This is probably the least important factor compared with the enjoyment and safety of your children. But it will still be a factor for some parents. The last thing you want to do after exciting your kids by buying a swing (or even worse, on a deadline for a birthday surprise!) is to spend hours and hours trying to piece together an over-complicated design.
Naturally, this is a huge consideration for a lot of parents. But, as we always say, it’s not so much about the price itself but value for money. Realistically, a swing at the bottom end of the price range isn’t going to last your kids’ entire childhood, so if you can, it’s worth paying a little extra in the short-term for something that is built to last in the long-term.
Toddler Swing FAQs
Do I need an infant-to-toddler swing?
No, you don’t need to buy an infant-to-toddler swing. Most swing seats are easily interchangeable, however, some models come with 3in1 seats that adapt as your child grows older.
Do they make tree swings for toddlers?
Some swings are made specifically to hang outside from a tree, particularly more relaxed hammock-style swings, and will come with specialised tree hooks. If not, you can buy these separately. You just need to make sure that both the branch and the hooks are strong enough to withstand the weight.
What is the safest toddler swing?
A bucket seat is the safest swing for a toddler until they’re able to hold onto the ropes/chains and balance themselves properly.
Can I buy a used toddler swing?
Yes, swings are quite common on websites like eBay, Gumtree and Facebook Marketplace. As with any second-hand purchase, just make sure it is in good condition and free from any structural defects.
Is swinging a baby dangerous?
General guidance is that if your baby can hold their hold up for long periods of time, they can go on a swing. However, they must be placed in a secure bucket seat. If your baby is quite small but can hold their head up, consider whether or not they are likely to fit securely in the seat.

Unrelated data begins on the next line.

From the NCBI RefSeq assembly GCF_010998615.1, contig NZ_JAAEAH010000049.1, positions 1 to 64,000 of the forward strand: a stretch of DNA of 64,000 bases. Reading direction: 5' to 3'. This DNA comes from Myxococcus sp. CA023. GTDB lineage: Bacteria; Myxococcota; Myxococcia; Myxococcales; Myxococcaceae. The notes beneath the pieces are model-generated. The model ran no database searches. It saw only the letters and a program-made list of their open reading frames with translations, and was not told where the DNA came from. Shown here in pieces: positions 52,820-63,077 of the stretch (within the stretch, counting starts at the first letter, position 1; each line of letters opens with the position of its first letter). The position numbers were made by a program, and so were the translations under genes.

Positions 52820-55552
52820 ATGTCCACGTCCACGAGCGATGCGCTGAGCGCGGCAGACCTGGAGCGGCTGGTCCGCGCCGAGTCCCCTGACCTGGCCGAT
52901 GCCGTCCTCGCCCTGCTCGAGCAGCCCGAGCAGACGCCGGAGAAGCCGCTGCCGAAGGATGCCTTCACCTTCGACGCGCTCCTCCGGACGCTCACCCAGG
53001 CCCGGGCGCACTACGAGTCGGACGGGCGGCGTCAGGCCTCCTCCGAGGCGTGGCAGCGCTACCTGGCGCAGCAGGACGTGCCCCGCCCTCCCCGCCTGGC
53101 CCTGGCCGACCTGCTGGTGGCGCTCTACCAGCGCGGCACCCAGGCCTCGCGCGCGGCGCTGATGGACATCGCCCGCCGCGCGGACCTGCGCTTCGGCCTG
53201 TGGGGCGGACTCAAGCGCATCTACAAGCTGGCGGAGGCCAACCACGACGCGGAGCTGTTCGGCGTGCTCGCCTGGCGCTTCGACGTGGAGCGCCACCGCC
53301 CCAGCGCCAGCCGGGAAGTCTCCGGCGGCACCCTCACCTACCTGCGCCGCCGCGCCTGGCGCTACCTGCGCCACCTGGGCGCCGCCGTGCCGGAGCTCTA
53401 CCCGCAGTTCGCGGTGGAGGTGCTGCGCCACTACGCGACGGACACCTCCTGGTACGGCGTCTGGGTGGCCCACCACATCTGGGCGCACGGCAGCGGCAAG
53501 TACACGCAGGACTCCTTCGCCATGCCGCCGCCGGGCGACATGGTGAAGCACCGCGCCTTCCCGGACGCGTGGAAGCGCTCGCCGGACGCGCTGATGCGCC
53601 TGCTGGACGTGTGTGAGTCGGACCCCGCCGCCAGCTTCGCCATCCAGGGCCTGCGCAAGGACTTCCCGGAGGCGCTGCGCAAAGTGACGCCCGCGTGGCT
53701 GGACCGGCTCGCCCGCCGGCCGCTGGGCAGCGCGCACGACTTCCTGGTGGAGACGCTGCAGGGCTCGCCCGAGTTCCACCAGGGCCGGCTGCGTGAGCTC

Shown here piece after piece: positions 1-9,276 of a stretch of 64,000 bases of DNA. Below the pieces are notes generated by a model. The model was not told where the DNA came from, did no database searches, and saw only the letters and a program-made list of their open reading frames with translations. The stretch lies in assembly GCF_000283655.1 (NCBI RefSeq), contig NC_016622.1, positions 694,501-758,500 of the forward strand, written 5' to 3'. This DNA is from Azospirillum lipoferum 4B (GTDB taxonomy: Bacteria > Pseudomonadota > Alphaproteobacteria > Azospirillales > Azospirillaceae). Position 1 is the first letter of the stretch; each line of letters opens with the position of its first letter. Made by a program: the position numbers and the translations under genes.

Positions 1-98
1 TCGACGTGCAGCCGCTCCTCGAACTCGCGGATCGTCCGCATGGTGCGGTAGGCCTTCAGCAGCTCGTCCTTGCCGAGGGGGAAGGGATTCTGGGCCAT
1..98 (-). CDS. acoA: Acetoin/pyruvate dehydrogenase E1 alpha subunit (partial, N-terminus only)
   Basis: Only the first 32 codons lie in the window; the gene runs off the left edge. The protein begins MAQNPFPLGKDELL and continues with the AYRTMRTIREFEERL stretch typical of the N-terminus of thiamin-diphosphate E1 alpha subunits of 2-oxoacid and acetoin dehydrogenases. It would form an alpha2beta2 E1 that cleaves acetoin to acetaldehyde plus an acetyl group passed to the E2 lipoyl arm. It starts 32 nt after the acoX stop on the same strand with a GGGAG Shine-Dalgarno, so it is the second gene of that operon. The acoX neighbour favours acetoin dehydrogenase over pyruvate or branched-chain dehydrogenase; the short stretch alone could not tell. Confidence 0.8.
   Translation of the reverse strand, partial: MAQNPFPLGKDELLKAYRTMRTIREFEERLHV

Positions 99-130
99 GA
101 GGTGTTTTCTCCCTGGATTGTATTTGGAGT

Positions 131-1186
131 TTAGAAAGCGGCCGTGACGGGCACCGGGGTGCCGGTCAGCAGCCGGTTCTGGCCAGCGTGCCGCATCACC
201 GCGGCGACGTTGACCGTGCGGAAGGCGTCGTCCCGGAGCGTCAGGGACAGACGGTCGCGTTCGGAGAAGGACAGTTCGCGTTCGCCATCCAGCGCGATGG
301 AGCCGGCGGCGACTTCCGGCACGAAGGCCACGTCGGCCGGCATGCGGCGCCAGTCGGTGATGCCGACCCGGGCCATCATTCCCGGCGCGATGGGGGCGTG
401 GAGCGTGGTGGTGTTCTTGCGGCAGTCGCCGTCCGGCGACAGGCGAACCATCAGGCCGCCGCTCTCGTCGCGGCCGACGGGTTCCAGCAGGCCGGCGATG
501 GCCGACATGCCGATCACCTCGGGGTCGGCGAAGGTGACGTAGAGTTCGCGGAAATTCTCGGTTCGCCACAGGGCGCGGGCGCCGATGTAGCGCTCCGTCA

How big should my ‘safe zone’ be?
You should leave a minimum of 6ft in front and behind the swing to prevent accidents or injuries.
How long does it take to install a swing?
Metal frame swings are relatively simple to piece together and can generally be completed in 15-20 minutes. Wood swings often take much longer because of the size and weight of the different pieces, and you should put it together with the help of another adult.
Do I need to lay concrete to secure the swing?
A lot of swings will come with poles attached to the four corners of the frame to be knocked into the ground and secure it in position. If your swing doesn’t, then it is advisable to fix the frame into the ground by laying some concrete to prevent it from tipping. Most wood frames are typically far heavier than metal ones, and don’t necessarily need to be fixed in place.
If you do need to lay concrete, make sure you’ve chosen the right location for the swing!
Can I change the seat?
Absolutely. It’s really simple to change the type of seat on your swing, but be sure that there is enough space within the frame for the new seat and that the chain/rope and frame are capable of holding any extra weight - if you wanted to go from a baby bucket seat to a basket swing, for example.